For the past three years, the Colorado economy has been ranked as number one in the nation by the U.S. News & World Report. To determine the placing, the U.S. News & World Report considers a variety of factors, including GDP growth, unemployment rates, new businesses, patents and migration to the state. Colorado has achieved this distinction due to its economic diversity. In particular, the agricultural and manufacturing industries have spurred the Colorado economy to its place as a national leader. According to the Colorado Department of Agriculture, the agriculture industry employs nearly 173,000 residents and contributes 41 million dollars to the state economy. Based on reports from the Colorado Office of Economic Development and Trade, the manufacturing industry accounts for more than seven million in international exports alone and employs more than 100,000 workers. While these industries are not the only integral sectors to Colorado’s economy, the agricultural and manufacturing sectors are particularly vital to the counties in northern Colorado.
Situated in the middle of the North Park Basin, the residents of Walden, Colorado are dependent on the agricultural and natural resources industry. In Jackson County, the agriculture industry is primarily sustained by cattle and hay production, and according to the 2017 Census of Agriculture, the operations are worth a combined 24.5 million dollars. To prepare students for careers in the agricultural industry, Eric Wellman, agricultural science teacher at North Park High School in Walden, is including industry certifications in his classes.
Eric Wellman leads a class at North Park High School.
Wellman has seen the impact earning an industry certification can have on student’s academic and career success. “In Career and Technical Education, our focus is to make our students stronger, to make them elite when they enter the workforce, and industry certifications help us to achieve that,” said Wellman. After earning the Elanco Veterinary Medical Applications Certification, one of Wellman’s students secured a position at a local veterinary clinic while she was still attending North Park. Now a college student, this individual has surpassed the expectations of her instructors and employers. “She’s ahead of her class as far as practical skills. Now she’s gaining more technical knowledge, but the industry certification gave her a step-up and allowed her to go work in a vet clinic before she had her degree,” said Wellman.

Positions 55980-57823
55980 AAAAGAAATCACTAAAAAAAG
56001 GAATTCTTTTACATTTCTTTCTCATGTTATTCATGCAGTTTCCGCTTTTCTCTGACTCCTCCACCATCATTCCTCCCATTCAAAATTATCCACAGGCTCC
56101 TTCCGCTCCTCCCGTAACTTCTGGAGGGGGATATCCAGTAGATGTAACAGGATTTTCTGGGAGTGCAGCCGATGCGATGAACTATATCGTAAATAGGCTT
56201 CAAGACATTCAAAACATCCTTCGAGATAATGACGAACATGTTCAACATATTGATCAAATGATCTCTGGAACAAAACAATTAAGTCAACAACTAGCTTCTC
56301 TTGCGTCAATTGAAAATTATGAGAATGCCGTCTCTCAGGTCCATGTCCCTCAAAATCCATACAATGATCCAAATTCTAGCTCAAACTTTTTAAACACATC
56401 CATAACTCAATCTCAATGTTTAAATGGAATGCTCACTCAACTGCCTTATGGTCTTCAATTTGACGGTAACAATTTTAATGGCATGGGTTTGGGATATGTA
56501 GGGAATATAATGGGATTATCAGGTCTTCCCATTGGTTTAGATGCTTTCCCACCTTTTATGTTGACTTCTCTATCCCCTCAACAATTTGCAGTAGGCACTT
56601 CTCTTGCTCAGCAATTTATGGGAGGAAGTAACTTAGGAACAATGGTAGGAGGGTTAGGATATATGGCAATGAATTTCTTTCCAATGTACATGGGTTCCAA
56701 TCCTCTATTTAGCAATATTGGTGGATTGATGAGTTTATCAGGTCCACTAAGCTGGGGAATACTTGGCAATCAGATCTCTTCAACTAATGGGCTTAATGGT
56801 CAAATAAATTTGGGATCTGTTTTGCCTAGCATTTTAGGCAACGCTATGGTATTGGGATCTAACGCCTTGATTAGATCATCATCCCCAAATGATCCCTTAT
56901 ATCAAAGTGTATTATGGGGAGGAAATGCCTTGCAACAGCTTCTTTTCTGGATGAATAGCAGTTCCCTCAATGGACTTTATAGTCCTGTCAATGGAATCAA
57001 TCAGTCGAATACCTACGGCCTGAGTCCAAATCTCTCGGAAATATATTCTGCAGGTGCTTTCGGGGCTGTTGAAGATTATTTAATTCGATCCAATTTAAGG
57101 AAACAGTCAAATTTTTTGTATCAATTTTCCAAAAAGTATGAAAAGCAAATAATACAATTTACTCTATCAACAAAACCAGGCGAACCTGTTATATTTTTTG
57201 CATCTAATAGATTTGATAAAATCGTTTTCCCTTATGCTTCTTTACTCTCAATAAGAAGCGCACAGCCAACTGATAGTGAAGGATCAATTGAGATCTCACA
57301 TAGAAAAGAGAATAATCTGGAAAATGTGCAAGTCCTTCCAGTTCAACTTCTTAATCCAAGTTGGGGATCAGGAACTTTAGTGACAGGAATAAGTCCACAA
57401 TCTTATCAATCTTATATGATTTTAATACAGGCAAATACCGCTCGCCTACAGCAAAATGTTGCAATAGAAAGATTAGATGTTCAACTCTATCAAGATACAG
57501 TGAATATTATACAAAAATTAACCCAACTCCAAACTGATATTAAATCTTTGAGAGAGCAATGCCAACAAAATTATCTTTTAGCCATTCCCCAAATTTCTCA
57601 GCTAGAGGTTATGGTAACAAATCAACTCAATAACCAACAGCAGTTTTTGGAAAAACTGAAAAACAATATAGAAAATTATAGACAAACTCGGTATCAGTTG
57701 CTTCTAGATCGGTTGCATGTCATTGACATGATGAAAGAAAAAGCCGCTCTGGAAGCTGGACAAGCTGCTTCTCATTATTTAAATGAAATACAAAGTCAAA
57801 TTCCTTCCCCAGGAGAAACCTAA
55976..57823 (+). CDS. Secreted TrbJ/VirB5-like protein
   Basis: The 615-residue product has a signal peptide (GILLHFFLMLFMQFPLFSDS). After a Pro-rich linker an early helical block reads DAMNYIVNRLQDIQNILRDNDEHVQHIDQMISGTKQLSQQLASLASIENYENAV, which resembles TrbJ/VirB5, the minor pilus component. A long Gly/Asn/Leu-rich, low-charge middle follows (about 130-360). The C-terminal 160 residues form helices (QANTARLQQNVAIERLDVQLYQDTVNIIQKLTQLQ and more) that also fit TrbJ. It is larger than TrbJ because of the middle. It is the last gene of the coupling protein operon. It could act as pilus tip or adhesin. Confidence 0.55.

Along with the Elanco Veterinary Medical Applications Certification, other students in Wellman’s classes have earned the National Horse Judging Team Coaches’ Association Equine Evaluation & Management Certification. This year, Wellman offered his students the opportunity to pursue an industry certification based on their academic and professional interests as part of an independent study program. A senior at North Park, Destry Schmidt is preparing to take the American Meat Science Association Meat Evaluation Certification. Growing up on his family’s ranch, Schmidt developed a passion for the agricultural industry, particularly cattle production, and wants to manage a ranch in the future. He decided to earn the AMSA Meat Evaluation Certification to prepare him for this goal. “In the future when I am managing a ranch, I’m going to try to make the best product possible, and if I know what the best product looks on the rail, I’ll be able to know what the best product is supposed to look like off the rail,” said Schmidt.
While the remote North Park area is reliant on agriculture for economic sustainability, the more urban town of Ault in Weld County, Colorado is not only supported by a robust agricultural industry, but also a thriving manufacturing industry. According to Upstate Colorado Economic Development, manufacturing employs the largest portion of Weld County residents. Within the manufacturing industry, most of the companies are focused on meat and food processing or metal fabrication and machine production. Along with the growing manufacturing industry, as reported by the 2017 Census of Agriculture, Weld County boasts the top producing agricultural county in the state with crop and livestock operations worth two billion dollars.
Students work in the agricultural mechanics shop at Highland High School.
To prepare students to meet the needs of their local industry, the teachers at Highland High School in Ault are using a variety of instructional methods to help their students be competitive in the workforce. Jarrod Bessire, agricultural science instructor, teaches a tailored set of courses to meet the industry-specific needs of local employers. Combined with agriscience classes, the Highland agricultural science department boasts a robust mechanics program. As a way to capstone his students’ experiences in agricultural science classes, Bessire has begun offering industry certifications to students who wish to validate the knowledge and skills they have learned during their time in the Highland agricultural science program. “The industry certification makes them more employable, and it allows them to further develop their skillset in whatever specific area they have a passion for,” said Bessire. Currently, Bessire’s students are preparing to earn the Elanco Fundamentals of Animal Science Certification, the Elanco Veterinary Medical Applications Certification and the Center for Financial Responsibility Personal Financial Literacy Certification.